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The Barkley Marathons.

Via another website comes the trailer for a documentary called “The Barkley Marathons: The Race That Eats Its Young.”

Frankly, they had us at “race that eats their young.”

What the heck is the “Barkley Marathons?” Basically it is an ultra-marathon in the hills of Tennessee. The organizer claims that the race is 100 miles, but contestants say the race is closer to 130 miles – that’s five normal marathons. Throw in elevation changes of 65,000 feet, and you are going up and down Mount Everest. Twice. All of which must be completed within 60 hours.

The race course is not marked. Racers are given time to look at a “master map,” then mark their own maps and using only the maps and a compass, find their way to each waypoint. Each waypoint has a book and to show the runner has been there, the runner removes the page of the book which corresponds to their race number and brings that back with them to the start / finish line. The race is five laps and is so difficult that in the 25 years of it being run, only 17 people have completed the race in the required time.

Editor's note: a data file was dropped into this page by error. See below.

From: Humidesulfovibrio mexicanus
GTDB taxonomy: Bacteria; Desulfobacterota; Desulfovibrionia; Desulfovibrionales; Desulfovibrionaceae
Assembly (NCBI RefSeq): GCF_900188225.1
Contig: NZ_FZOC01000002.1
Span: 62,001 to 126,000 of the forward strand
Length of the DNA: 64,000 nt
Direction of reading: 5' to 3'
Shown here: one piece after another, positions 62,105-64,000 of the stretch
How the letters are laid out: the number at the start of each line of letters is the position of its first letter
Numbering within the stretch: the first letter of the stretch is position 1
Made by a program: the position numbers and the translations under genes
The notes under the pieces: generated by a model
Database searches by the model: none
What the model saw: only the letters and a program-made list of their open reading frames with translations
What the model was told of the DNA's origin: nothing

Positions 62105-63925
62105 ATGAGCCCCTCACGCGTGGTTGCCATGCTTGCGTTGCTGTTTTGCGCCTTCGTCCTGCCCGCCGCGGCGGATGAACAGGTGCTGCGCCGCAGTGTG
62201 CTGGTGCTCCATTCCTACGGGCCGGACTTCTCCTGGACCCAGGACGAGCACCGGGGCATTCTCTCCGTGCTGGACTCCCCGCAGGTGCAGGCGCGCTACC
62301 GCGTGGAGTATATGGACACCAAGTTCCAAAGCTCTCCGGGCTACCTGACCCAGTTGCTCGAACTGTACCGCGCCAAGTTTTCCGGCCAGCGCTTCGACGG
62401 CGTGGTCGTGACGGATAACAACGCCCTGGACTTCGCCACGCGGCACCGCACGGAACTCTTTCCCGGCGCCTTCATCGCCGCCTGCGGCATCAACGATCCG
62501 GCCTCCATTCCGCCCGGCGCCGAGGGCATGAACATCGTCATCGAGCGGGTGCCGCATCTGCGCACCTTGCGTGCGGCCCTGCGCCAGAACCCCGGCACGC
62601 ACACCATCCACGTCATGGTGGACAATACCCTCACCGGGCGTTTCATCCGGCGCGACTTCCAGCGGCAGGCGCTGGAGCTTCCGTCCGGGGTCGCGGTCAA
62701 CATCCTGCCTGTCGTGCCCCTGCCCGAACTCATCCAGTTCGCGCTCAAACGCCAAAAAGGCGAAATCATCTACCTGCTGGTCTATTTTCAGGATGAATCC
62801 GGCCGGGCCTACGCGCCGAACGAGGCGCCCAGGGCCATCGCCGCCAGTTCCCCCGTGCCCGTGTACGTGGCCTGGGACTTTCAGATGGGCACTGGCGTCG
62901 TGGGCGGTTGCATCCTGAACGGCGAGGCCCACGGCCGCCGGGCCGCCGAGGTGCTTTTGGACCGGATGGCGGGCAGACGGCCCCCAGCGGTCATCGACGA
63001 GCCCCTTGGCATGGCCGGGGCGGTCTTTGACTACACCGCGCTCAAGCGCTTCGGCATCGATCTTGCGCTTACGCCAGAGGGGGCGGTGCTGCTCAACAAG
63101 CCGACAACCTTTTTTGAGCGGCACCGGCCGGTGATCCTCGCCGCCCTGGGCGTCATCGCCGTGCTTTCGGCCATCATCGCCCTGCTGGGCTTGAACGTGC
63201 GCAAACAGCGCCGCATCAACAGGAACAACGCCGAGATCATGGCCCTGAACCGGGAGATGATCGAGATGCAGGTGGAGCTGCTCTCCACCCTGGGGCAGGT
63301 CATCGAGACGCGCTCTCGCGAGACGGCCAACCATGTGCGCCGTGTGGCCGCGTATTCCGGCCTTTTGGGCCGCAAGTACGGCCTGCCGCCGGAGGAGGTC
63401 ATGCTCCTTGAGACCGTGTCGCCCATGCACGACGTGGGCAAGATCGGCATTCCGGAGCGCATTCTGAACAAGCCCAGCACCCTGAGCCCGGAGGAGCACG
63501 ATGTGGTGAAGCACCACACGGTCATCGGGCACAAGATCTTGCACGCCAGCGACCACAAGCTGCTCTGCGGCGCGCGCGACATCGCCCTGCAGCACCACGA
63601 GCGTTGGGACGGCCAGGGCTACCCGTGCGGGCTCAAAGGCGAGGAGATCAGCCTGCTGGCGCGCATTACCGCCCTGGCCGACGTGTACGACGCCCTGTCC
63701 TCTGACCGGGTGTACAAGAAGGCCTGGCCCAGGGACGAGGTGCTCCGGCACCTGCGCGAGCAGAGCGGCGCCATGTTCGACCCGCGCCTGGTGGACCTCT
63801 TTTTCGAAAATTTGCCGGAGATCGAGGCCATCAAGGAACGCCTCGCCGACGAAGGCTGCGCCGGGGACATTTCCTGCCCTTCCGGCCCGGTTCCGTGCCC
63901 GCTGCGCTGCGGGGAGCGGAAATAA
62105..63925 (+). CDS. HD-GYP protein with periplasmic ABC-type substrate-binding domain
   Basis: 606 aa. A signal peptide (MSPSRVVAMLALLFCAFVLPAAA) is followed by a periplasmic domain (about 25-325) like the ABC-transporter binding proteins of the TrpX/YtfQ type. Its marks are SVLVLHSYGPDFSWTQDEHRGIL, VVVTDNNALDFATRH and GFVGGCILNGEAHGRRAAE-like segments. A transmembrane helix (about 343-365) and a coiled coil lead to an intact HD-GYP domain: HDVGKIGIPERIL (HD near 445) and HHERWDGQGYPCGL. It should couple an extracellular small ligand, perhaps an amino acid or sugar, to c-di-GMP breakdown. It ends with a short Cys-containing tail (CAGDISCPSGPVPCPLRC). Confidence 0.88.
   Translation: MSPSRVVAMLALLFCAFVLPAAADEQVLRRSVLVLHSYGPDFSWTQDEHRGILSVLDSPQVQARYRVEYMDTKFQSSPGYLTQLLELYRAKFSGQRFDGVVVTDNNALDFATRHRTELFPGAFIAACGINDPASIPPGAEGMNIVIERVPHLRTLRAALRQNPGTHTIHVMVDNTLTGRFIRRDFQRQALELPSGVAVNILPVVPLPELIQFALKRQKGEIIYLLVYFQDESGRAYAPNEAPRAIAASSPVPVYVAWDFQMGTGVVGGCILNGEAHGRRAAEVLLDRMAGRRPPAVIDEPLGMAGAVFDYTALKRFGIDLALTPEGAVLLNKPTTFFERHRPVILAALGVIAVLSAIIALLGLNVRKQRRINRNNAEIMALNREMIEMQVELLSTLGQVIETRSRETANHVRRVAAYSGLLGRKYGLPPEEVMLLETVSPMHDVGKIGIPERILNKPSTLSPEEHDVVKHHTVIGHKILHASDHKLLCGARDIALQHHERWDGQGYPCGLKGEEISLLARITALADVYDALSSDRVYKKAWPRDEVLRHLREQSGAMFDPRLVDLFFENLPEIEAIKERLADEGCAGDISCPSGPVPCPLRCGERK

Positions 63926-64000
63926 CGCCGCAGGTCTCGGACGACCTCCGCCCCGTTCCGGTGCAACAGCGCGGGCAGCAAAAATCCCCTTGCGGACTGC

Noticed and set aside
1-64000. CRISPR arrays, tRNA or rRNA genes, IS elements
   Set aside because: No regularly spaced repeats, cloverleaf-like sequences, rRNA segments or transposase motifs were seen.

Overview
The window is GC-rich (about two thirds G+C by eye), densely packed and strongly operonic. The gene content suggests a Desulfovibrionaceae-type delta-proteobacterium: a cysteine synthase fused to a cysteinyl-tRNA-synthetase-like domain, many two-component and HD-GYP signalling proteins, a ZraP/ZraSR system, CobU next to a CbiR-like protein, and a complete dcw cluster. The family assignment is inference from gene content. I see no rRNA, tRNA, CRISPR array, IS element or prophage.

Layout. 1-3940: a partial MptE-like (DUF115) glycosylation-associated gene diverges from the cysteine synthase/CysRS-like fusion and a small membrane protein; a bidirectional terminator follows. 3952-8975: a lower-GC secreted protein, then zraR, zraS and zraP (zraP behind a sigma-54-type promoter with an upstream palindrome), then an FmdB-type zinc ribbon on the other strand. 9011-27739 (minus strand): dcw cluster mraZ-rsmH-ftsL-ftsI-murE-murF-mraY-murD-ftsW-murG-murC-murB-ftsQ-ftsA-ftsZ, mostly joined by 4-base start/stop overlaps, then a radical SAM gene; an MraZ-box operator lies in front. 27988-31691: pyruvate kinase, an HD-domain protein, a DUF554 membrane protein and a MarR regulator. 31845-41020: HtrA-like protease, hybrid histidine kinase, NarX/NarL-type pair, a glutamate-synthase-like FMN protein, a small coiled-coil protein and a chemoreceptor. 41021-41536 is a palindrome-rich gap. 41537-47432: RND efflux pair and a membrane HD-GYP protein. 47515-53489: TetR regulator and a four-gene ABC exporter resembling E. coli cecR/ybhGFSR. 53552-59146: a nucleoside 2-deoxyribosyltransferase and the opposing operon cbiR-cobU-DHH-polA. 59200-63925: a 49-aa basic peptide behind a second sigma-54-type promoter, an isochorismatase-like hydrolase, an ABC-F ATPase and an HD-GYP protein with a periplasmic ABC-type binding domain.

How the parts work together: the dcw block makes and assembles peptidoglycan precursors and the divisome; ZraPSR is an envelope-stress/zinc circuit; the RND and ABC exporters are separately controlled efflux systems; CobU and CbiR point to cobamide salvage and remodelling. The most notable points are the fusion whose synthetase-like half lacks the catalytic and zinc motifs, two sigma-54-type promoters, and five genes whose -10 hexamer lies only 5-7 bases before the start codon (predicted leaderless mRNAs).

What We Can’t See … Is Beautiful.

This is awesome stuff.

Cut out the lights, go full screen and prepared to be awed.

Created entirely with infrared converted cameras, Invisible Oregon is a study of light across time and space. As the sun rises over the State of Oregon infrared light travels across the earth revealing the subtleties of new growth and the dramatic intersection of sky and earth. Witness for the first time this diverse and interconnected landscape rendered from light we can’t see with our own eyes.

(Courtesy Sam Forencich at

Enjoy The Popcorn.

It’s the weekend and after a busy week, we are going to sit back, relax, read a book or two and pop some popcorn.

Popping Popcorn at 30,000 Frames Per Second Filmed in Ultra Slow Motion Macro with the Phantom v2512 Ultra High Speed Camera.

The slowest slow motion clip of popcorn being popped that I know of on Youtube slow mo vids, this is a simply beautiful clip and it shows us just how fast this process actually happens.

One More Song.

Some of you may know the name Kerry Livgren.

Livgren was one of the founding members of the musical group Kansas and is responsible for what is arguably their to biggest and most memorable songs, Dust in the Wind and Carry On Wayward Son.